During our walk of shame out the door, his teachers gave me soft, understanding looks of support. While almost out the door, Jude’s main teacher said softly, “I’m so sorry.” This is where I lost it, I tried really hard not to cry, but the tears left my throat and escaped my eyes. “Thank you. It’s okay” I choked out.

The walk back to the car was about 1/4 of a mile. The whole way, the three of us sobbed. Sobbing and pissed off at Autism. For taking away Jude’s ability to communicate his frustrations. For reminding me that no matter what plans and expectations I may have in my head, Autism can strike. For making me angry and wondering why I’m not “good enough” to fix my child’s pain. Ruby cried how it wasn’t fair. She’d sat like a good girl. She’d done everything she should, everything I told her to. Why was she now being punished?

We got to the car and I continued to feel hot, wet, unstoppable tears. I strapped the kids in and sat in the drivers seat, beginning to feel the cool air from the air-conditioning tickling my face. I wiped my tears away with a napkin. I took a handful of deep breaths. I put my shoulders back. I remembered I am in control of my own happiness. I reminded myself I have to be strong for my children.

So I put on music as we drove away, only 30 minutes after the field-trip had begun, singing at the top of my lungs. At first Jude was more agitated. But I just kept singing. Ruby looked confused. But eventually, they both joined me. Not knowing the words to Death Cab For Cutie, but sing-mumbling their little hearts out.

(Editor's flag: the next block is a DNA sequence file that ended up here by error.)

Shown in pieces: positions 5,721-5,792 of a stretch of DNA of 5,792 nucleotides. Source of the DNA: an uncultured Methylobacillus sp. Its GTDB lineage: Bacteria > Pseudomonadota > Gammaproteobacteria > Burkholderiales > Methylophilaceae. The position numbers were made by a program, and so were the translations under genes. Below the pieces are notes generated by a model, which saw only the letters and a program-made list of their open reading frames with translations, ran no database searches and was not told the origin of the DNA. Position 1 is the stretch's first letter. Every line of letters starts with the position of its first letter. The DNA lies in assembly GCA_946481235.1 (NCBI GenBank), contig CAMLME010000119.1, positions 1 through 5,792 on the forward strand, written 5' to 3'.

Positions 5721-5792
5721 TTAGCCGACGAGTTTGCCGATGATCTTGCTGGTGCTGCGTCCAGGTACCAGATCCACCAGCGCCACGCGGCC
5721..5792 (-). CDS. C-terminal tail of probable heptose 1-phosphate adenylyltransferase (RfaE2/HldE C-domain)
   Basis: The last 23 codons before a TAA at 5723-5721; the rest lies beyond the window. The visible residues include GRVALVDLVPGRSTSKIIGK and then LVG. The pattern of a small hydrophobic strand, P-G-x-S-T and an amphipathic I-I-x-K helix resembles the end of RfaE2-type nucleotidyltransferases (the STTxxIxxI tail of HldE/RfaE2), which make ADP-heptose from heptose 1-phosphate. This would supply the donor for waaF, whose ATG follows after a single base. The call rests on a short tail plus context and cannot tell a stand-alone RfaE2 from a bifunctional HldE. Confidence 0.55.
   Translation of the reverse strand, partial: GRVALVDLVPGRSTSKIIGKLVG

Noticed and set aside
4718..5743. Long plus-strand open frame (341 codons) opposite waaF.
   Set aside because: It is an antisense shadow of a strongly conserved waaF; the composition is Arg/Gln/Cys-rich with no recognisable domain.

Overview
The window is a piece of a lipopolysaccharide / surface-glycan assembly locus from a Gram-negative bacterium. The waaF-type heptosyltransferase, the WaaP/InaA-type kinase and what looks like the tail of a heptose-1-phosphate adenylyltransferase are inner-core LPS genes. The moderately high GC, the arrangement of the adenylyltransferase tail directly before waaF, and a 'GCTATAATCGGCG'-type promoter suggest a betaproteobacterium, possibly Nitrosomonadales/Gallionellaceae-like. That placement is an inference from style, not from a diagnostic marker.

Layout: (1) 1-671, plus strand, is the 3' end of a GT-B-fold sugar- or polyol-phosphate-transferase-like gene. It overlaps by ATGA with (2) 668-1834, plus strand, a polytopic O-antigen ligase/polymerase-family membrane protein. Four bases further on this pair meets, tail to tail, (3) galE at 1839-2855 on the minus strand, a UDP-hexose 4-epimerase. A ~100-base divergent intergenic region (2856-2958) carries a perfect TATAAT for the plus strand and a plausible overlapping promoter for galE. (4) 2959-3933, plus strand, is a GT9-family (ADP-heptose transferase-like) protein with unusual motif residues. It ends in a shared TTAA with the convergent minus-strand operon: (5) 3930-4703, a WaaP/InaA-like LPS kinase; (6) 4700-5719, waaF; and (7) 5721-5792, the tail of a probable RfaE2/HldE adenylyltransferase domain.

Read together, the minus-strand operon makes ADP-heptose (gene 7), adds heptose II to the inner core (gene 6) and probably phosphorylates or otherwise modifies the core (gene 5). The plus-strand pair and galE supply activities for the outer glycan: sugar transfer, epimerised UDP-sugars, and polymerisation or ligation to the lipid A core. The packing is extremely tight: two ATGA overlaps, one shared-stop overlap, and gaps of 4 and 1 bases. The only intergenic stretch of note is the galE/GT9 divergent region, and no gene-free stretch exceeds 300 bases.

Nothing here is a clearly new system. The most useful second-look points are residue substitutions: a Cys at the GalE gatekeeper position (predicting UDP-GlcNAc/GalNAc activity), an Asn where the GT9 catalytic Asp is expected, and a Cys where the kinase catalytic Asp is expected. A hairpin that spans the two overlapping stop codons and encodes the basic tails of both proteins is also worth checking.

In that moment I knew we would be okay. We had escaped from Autism for a while. We didn’t allow one small defeat contradict the rest of our day. Everything was gonna be just fine.

When we got home, Jude came and laid in my bed. I laid my head down next to him. He placed his small, cool hand on my sweaty forehead. “Mama? I love you Mama. I’m gonna hug you.” he said, sweetly. He wrapped his tiny toddler arms around me. Tears began to fall again, but not because I was sad. Because I was lucky. Lucky to experience the gift of unconditional love and affection my children give away so freely.

There are times where I am so pissed off that my son was not born “typical”. I watch him struggling and upset and I want to fix it for him, take it all away. I resent it when I begin to pity myself because I know, “It could be worse”. I’ve learned to so quickly dismiss myself. Yet, sometimes our frustrations sneaks up on us. So quickly it punches us all in the gut. No matter what we’ve done to prepare ourselves, its unavoidable. No amount of therapy, school, books can take that feeling away. They teach us to lessen it. I remember one of Jude’s first therapists told me a few years ago, “Just wait. Things WILL get better.” She was absolutely right. We’ve gone from life feeling borderline unlivable to functioning well.

My son Jude is one of the happiest people I know. He doesn’t care if you’ve just met, he is probably going to give you a hug and try to kiss you too. He fills our lives with so much joy and spontaneity. I’m thankful for the journey we’ve embarked on, and the obstacles we will crush in the future.

1400439_10153567739945374_880073876_oAmanda Rose Photography